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Quantum contextuality: inequalities and tests

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The Bell-Kochen-Specker theorem proves the impossibility of a classical hidden variable theory that would explain the quantum mechanical predictions on a single system, at least if the classical theory is “non-contextual”. In the talk I will review the basic argument, and discuss recent ideas to test quantum contextuality in experiments, via so-called non-contextual inequalities. These inequalities, starting with the work of Klyachko et al., exhibit a rich combinatorial structure relating to topics in graph theory. I will also discuss which hidden variable theories are ruled out by actual experiments, in the light of the recent “finite precision” debate initiated by Meyer, Kent and Clifton.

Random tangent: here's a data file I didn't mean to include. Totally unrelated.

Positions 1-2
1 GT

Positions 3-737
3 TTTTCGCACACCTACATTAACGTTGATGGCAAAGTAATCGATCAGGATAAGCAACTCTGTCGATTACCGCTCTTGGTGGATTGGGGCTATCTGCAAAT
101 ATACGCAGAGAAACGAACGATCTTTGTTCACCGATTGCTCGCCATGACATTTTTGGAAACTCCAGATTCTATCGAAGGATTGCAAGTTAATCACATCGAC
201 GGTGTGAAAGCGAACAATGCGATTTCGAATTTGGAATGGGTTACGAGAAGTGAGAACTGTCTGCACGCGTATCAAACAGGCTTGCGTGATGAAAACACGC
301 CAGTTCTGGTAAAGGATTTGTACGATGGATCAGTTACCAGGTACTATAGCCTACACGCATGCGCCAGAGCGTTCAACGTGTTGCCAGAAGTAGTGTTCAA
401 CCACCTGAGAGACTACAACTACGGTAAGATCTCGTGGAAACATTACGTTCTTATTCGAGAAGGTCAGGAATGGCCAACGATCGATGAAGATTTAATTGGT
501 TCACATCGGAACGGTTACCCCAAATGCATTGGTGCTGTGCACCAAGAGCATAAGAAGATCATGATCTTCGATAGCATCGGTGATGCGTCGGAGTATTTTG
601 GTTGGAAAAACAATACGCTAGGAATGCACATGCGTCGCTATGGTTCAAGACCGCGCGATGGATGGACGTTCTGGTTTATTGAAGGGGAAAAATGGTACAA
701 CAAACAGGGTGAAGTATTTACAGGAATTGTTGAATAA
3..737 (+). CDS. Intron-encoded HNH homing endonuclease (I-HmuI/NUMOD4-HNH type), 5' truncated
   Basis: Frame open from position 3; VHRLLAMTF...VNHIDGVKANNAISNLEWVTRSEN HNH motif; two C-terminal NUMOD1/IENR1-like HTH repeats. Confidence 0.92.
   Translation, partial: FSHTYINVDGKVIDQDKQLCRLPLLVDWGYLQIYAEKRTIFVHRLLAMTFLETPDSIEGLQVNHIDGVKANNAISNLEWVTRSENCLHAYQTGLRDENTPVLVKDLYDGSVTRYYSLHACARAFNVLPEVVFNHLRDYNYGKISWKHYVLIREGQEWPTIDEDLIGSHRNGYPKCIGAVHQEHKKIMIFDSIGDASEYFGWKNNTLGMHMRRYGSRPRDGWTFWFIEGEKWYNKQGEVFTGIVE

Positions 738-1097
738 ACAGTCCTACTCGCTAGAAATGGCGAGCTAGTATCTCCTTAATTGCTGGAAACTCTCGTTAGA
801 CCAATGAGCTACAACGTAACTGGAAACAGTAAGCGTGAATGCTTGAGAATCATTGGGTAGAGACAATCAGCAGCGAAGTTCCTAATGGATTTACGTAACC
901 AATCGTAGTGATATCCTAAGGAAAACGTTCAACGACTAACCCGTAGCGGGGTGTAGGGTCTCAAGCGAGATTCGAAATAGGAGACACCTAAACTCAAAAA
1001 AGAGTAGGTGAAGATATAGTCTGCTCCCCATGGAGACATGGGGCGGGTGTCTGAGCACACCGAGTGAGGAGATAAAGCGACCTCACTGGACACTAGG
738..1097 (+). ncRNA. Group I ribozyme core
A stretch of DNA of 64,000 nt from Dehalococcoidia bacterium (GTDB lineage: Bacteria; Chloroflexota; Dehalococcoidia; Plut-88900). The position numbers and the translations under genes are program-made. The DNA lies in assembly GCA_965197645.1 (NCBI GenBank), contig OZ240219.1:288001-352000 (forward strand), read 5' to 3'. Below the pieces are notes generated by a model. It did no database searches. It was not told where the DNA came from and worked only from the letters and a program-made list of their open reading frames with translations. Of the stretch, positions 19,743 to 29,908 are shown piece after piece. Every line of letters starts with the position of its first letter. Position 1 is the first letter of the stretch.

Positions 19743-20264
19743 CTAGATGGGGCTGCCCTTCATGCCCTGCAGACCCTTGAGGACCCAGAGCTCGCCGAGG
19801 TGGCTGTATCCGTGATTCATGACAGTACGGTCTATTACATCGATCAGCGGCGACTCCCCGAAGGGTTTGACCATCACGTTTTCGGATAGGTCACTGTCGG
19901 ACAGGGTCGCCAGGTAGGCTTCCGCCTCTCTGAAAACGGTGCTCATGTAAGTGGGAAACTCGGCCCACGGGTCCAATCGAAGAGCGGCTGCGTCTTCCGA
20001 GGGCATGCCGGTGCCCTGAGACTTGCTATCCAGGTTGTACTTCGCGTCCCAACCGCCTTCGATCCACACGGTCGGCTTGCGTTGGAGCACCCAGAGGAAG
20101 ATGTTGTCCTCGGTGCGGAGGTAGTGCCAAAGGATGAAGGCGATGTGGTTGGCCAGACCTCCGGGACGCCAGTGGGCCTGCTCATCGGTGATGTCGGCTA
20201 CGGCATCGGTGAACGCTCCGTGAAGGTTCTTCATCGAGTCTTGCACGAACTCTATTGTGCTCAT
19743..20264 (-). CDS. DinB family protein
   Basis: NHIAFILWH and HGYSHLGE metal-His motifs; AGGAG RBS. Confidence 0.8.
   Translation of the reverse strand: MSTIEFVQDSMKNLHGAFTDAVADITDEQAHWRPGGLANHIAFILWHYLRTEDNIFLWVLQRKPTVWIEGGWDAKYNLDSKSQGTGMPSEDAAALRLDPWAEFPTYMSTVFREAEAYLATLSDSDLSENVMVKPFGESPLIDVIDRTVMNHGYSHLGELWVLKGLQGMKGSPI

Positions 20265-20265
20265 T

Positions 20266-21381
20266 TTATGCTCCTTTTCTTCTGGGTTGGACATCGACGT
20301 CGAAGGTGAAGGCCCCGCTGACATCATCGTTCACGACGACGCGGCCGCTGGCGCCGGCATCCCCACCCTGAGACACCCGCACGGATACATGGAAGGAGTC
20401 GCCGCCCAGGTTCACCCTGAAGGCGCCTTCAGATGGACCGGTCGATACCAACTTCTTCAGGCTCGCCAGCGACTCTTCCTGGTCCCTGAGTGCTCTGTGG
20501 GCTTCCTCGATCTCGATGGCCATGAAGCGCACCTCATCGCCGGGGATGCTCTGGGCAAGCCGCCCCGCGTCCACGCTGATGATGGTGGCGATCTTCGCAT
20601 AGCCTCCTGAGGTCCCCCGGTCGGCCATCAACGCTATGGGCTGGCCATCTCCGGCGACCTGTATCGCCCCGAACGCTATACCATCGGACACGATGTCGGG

[Based on joint work with Adan Cabello and Simone Severini, arXiv:1010.2163]

There will be a wine reception after the talk with the guest speaker.

Free for members, £2 for non-members

This talk is part of the Cambridge University Physics Society series.

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